The Future of Cybernetically Enhanced Humans

A cyborg soldier controlled entirely by AI. A cybernetically enhanced human roaming the streets doing all kinds of jobs for money. These sound like plots out of a movie or video game. That’s because they are! But don’t let fiction fool you. These developments are coming to the real world sooner than you think.

Earlier this month scientists in Israel implanted an artificial cornea in a 78-year-old patient who lost his sight a decade ago.[1]After the procedure the man was able to visually recognize his family and read words. “The moment we took off the bandages was emotional and significant,” Dr. Irit Bahar, who performed the operation, said in a statement. “Moments like these are the fulfillment of our calling as doctors.”

Fiction continues to foreshadow and guide these breakthroughs. Netflix’s new movie Outside the Wire stars Anthony Mackie as a new type of solider: a human-looking robot completely controlled by AI. The concept isn’t new, The first Terminator movie is nearly as old as I am, and it wasn’t the first either. CyberPunk 2077 is a new video game in which the player can choose from a host of cybernetic enhancements that change the way their character interacts with the world and its people. Telescoping eyes, weapons embedded in your arms, and even self-resurrection using a second heart are all options.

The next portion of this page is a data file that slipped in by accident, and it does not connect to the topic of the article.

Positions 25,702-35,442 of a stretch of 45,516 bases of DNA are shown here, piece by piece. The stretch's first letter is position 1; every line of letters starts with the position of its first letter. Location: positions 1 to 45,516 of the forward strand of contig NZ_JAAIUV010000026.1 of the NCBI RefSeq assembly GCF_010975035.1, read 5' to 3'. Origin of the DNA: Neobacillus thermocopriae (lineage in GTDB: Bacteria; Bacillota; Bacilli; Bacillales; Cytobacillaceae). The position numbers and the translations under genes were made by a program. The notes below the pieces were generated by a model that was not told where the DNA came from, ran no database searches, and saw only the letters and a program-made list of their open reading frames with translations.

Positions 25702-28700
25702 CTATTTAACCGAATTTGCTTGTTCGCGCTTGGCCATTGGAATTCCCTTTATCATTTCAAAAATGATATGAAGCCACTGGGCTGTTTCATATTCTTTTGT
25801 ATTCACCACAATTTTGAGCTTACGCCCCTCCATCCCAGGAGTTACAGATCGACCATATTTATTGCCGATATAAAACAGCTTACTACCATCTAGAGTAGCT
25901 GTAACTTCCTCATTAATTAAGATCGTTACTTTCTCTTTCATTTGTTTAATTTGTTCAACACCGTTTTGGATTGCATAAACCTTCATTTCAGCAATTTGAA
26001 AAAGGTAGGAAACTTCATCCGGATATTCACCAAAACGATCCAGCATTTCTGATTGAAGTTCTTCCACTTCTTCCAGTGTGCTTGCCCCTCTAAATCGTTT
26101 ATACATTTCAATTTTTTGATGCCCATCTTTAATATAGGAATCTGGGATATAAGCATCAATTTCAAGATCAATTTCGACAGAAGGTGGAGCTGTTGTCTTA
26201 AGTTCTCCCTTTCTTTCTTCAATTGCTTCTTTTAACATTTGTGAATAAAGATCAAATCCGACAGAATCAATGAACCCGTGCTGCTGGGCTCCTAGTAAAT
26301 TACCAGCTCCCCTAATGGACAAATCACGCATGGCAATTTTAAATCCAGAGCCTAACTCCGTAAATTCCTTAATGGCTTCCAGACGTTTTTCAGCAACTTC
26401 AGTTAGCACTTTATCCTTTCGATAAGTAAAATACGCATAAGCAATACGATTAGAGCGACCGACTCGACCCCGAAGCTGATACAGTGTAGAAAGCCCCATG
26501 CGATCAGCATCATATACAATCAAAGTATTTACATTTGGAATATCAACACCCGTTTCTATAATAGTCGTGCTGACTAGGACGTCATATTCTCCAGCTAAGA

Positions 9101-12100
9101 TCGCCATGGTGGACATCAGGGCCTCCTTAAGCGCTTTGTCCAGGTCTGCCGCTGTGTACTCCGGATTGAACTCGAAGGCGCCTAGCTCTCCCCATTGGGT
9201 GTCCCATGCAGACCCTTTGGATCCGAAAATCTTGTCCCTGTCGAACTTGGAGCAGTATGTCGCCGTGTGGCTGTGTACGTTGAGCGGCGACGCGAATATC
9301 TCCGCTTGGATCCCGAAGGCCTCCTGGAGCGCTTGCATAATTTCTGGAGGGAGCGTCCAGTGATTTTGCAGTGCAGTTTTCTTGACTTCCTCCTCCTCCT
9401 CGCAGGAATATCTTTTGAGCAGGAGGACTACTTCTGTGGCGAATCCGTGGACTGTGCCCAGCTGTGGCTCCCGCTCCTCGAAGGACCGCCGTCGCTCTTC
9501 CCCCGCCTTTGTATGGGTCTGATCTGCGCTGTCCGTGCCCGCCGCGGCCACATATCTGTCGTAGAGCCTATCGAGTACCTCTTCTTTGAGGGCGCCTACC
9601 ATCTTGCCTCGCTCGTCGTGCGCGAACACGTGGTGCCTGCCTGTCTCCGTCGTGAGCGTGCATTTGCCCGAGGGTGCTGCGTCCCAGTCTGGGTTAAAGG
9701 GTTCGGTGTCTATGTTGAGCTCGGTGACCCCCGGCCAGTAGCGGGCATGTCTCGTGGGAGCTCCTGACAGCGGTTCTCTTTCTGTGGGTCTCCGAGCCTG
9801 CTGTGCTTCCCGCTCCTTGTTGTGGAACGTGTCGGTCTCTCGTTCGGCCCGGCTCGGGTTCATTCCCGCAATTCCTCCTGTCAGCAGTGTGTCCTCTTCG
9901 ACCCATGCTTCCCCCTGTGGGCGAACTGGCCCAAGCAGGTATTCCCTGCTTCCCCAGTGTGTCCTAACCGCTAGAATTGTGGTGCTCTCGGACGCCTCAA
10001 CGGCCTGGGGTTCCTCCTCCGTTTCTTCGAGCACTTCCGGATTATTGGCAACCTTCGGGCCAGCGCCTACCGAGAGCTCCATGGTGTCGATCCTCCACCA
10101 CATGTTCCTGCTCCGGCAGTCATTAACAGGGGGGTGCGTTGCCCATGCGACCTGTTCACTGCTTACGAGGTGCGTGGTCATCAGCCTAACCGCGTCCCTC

While we may not be ready to install a second heart into humans yet, we are experimenting with several other body parts. Arm and leg prosthetics have existed for decades, and there are numerous papers and preliminary studies on neural control of the limbs. Numerous transplants with man-made organs have occurred. 

But what happens when we decide that mimicking or repairing the human body isn’t enough? Once this technology matures to ubiquity, will we become the cybernetically enhanced humanoids from Cyberpunk 2077? Will the military begin to build lifelike automatons to fight wars? I think the answer to these questions is a resounding yes, and that’s a little scary. A very important lesson I learned early on in Engineering was that humans didn’t learn to fly by mimicking birds. We tried that for many centuries and a lot of people died. We learned to fly by understanding the principles of buoyancy, fluids, dynamics, and how birds used them to fly. Then we applied those same principles in ways that could work for humans weighing hundreds of pounds rather than birds weighing tens. 

So, as we continue to achieve a fuller understanding of the human body, what are the ethics of replacing its parts? I don’t think many people question the ethics of restoring sight to the blind. But what about if I can give someone telescopic sight that can let them see for miles or x-ray vision that can see through walls? What about this technology in the hands of law enforcement or military authorities? I don’t have these answers, and I don’t think anyone else does either today. But we need to find them quickly because the technology is on its way. You don’t need cybernetic eyes to see it coming.



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